Towards the extraction of cross-sentence relations through event extraction and entity coreference
Saarland University, Saarbruecken, Germany, 2021.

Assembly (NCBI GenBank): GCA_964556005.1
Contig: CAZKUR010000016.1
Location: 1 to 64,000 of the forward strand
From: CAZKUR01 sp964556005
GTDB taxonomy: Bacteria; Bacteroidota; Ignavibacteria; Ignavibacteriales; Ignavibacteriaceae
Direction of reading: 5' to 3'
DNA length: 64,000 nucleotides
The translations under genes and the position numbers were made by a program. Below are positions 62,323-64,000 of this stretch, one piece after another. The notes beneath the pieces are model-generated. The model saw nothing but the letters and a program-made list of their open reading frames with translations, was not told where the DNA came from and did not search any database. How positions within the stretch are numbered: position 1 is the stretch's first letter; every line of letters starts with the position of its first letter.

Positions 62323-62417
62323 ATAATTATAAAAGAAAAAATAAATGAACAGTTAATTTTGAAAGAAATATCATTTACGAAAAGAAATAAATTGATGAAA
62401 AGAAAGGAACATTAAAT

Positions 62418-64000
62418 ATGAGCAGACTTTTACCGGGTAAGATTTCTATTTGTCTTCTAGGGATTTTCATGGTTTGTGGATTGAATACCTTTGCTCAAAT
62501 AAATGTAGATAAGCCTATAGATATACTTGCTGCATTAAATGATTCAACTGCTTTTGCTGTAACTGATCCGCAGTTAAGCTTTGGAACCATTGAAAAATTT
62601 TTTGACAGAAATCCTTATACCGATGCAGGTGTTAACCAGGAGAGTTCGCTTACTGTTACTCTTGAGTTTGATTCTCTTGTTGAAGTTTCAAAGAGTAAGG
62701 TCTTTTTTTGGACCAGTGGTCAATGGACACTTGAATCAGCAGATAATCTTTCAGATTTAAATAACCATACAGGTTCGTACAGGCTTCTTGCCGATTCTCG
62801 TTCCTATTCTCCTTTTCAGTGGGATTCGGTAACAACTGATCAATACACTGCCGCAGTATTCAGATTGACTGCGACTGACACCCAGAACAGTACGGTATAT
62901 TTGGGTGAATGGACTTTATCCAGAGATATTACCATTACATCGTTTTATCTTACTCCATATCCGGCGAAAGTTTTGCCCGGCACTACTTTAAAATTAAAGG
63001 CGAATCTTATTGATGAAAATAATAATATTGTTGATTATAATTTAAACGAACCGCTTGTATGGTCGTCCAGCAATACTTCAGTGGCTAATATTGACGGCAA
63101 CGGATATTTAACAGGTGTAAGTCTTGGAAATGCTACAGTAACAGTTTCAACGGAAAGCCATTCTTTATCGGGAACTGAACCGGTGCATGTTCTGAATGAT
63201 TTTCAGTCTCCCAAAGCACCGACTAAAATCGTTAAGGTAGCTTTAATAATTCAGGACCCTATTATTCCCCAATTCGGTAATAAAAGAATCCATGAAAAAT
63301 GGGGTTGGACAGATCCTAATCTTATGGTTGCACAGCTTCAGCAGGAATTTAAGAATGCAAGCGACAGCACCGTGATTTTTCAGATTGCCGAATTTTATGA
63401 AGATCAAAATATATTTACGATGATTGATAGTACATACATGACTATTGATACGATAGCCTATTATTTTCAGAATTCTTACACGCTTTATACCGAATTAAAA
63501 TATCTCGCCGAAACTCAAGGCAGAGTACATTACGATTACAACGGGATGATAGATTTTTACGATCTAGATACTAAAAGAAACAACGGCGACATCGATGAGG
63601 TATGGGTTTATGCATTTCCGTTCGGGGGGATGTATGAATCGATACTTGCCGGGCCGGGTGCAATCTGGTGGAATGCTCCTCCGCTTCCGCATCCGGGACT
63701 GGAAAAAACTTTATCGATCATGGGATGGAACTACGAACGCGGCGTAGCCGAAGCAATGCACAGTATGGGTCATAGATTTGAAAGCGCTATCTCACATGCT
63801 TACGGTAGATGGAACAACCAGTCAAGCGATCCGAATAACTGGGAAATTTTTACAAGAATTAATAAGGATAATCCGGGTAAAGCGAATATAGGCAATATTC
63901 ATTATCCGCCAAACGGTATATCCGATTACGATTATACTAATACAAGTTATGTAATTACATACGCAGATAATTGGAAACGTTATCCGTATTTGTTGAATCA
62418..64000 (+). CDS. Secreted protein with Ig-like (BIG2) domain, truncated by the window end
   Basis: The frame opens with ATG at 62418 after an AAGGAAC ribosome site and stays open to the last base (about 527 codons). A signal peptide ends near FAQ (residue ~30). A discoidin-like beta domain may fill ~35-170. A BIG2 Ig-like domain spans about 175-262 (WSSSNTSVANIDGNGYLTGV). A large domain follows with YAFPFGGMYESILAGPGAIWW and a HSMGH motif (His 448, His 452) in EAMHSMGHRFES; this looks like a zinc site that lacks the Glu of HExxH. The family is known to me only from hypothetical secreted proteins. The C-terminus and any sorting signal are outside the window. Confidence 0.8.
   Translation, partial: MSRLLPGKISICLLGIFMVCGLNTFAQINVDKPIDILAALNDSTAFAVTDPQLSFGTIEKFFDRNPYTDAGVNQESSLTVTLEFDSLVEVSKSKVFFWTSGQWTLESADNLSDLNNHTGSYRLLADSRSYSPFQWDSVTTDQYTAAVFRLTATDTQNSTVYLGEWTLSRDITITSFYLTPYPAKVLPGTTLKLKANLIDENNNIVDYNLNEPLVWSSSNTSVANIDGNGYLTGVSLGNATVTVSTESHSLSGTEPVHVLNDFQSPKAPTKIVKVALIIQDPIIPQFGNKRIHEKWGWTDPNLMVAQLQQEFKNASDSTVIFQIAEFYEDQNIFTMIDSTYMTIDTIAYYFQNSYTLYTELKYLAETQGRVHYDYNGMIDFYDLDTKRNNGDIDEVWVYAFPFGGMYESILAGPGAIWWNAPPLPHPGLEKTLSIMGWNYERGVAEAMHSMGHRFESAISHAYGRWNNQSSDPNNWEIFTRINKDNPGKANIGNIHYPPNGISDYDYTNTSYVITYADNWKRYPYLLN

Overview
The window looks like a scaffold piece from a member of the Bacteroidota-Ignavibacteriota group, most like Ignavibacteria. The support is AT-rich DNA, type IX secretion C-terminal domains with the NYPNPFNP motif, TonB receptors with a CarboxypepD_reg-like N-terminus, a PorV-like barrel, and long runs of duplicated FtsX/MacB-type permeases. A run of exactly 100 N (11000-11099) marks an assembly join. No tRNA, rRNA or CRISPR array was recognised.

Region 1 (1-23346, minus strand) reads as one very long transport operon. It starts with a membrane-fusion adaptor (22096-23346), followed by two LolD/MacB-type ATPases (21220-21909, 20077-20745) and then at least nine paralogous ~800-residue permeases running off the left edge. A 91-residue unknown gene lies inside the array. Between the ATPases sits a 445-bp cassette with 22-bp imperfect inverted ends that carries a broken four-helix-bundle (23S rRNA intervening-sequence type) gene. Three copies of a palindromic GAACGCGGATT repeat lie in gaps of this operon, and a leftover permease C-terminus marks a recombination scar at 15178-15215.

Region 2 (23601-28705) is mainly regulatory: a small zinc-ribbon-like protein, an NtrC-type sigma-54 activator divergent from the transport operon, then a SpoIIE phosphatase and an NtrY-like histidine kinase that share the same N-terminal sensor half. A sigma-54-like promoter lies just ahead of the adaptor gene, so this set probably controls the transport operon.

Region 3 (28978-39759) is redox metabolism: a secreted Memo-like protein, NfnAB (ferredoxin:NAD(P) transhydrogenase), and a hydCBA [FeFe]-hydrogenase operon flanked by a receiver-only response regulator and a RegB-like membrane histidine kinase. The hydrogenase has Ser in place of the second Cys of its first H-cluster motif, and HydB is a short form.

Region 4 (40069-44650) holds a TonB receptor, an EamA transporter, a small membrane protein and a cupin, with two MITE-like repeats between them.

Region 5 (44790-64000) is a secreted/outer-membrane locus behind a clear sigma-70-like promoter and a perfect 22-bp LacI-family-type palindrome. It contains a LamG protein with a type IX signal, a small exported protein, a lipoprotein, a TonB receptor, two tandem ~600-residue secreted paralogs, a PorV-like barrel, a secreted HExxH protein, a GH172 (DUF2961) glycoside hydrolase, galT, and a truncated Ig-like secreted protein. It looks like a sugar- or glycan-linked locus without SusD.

Cross-sentence relation extraction deals with the extraction of relations beyond the sentence boundary. This thesis focuses on two of the NLP tasks which are of importance to the successful extraction of cross-sentence relation mentions: event extraction and coreference resolution. The first part of the thesis focuses on addressing data sparsity issues in event extraction. We propose a self-training approach for obtaining additional labeled examples for the task. The process starts off with a Bi-LSTM event tagger trained on a small labeled data set which is used to discover new event instances in a large collection of unstructured text. The high confidence model predictions are selected to construct a data set of automatically-labeled training examples. We present several ways in which the resulting data set can be used for re-training the event tagger in conjunction with the initial labeled data. The best configuration achieves statistically significant improvement over the baseline on the ACE 2005 test set (macro-F1), as well as in a 10-fold cross validation (micro- and macro-F1) evaluation. Our error analysis reveals that the augmentation approach is especially beneficial for the classification of the most under-represented event types in the original data set. The second part of the thesis focuses on the problem of coreference resolution. While a certain level of precision can be reached by modeling surface information about entity mentions, their successful resolution often depends on semantic or world knowledge. This thesis investigates an unsupervised source of such knowledge, namely distributed word representations. We present several ways in which word embeddings can be utilized to extract features for a supervised coreference resolver. Our evaluation results and error analysis show that each of these features helps improve over the baseline coreference system’s performance, with a statistically significant improvement (CoNLL F1) achieved when the proposed features are used jointly. Moreover, all features lead to a reduction in the amount of precision errors in resolving references between common nouns, demonstrating that they successfully incorporate semantic information into the process.